What you need to know about diamond simulants:
  • These can be any synthetic or natural gemstones or any other substances used as a substitute for a diamond. (e.g. cubic zirconium, glass, rock crystal).
  • Advanced techniques in the production of these fakes pose a risk to the untrained eye (and sometimes even the trained one) when attempting to distinguish simulants from diamonds.
  • Selling or presenting simulants as diamonds, (even as synthetic diamonds) is fraudulent.
  • The risk of encountering simulants in the market, is still greater   than the possibility of being confronted with synthetics or treated diamonds. However, the availability of synthetics and treated diamonds are on the increase.
  • Diamond Simulant Buying Traps
The following simulants may be presented to you as diamonds:

Artificially produced simulants (Synthetic Simulants)

  • Cubic Zirconium (CZ): This is frequently encountered, often of good clarity and cheap.
  • Synthetic Moissanite: Is seen less frequently than CZ, is more difficult to identify, also more expensive.
  • White Synthetic Sapphire.
  • Synthetic Spinel.
  • Artificial Garnets: (The so called GGG and YAG) Not seen too often.

Natural gemstones that are used as simulants:

  • Natural Sapphire
  • Topaz
  • Zircon
  • Rock Crystal

Other creations

  • Manmade Glass
  • Compound Stones/Doublets: a thin slice of diamond is glued onto a simulant.

**The list is not complete but represents the most commonly occurring fakes.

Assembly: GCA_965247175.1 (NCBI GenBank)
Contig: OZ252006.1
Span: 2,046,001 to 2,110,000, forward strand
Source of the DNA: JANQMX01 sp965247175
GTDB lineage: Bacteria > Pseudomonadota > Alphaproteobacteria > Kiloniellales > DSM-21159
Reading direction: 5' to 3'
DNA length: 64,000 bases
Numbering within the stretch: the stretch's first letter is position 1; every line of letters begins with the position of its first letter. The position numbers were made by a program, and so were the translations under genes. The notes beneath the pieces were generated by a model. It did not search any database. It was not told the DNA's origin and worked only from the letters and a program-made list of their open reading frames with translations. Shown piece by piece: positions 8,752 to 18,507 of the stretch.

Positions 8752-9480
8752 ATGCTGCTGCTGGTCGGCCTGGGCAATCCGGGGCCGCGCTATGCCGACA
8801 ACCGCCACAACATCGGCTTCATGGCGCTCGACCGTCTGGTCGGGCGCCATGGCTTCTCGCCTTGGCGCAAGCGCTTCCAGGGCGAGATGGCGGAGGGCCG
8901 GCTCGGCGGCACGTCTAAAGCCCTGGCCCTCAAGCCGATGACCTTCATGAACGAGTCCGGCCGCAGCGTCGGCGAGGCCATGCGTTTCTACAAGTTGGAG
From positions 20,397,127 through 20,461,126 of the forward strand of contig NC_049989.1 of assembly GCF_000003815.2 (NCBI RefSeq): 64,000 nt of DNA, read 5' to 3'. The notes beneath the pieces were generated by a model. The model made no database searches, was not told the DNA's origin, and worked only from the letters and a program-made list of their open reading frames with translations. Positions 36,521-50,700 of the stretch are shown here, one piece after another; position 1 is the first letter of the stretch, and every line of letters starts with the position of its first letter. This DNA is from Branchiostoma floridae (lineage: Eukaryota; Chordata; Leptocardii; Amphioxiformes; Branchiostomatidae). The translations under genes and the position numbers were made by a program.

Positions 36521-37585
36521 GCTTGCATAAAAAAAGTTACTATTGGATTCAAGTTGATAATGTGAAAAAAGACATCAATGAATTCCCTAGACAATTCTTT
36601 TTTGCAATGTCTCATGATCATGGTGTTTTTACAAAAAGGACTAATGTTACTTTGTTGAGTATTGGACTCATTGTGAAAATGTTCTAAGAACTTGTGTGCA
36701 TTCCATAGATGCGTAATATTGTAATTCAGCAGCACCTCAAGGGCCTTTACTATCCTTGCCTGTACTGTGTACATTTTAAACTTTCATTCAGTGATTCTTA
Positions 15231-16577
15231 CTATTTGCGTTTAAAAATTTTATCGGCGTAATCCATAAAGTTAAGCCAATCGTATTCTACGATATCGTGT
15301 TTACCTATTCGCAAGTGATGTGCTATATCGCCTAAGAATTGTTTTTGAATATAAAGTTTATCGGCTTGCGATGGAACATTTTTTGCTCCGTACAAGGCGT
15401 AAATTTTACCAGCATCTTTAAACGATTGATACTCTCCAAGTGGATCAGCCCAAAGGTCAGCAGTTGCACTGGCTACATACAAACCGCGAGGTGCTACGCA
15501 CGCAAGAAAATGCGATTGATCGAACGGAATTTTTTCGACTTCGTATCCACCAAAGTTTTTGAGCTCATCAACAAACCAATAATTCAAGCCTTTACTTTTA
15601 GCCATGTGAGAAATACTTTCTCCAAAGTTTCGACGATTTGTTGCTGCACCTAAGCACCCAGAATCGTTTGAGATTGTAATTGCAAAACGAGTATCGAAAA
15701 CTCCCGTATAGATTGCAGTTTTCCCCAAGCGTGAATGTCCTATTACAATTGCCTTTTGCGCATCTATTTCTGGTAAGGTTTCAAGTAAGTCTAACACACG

Identification of Simulants and Awareness

  • There is a big financial risk in buying a fake diamond. Therefore, adhere to basic sound and safe principles when buying diamonds:
  • Remember a polished stone can hide a lot. Specific testing is required to separate simulants from diamonds, particularly in the case of polished stones. Do not rely on self testing unless you know what you’re doing, rather consult someone with the necessary expertise.
  • As far as practical, only buy diamonds certified by recognized grading laboratories. (For very small diamonds, the cost of having it graded and certified may sometimes outweigh the risk of buying a fake).
  • When in doubt about the origin of the certificate or the description of the diamond, get advice before you buy.
  • Be aware of the existence of simulants and be alerted if the price sounds “too good to be true”.

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(Fanie Weyers : May 2017)